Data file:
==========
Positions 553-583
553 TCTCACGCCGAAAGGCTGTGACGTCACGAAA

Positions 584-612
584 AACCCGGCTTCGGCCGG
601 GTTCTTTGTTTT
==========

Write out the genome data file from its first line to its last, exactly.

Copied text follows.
Positions 553-583
553 TCTCACGCCGAAAGGCTGTGACGTCACGAAA

Positions 584-612
584 AACCCGGCTTCGGCCGG
601 GTTCTTTGTTTT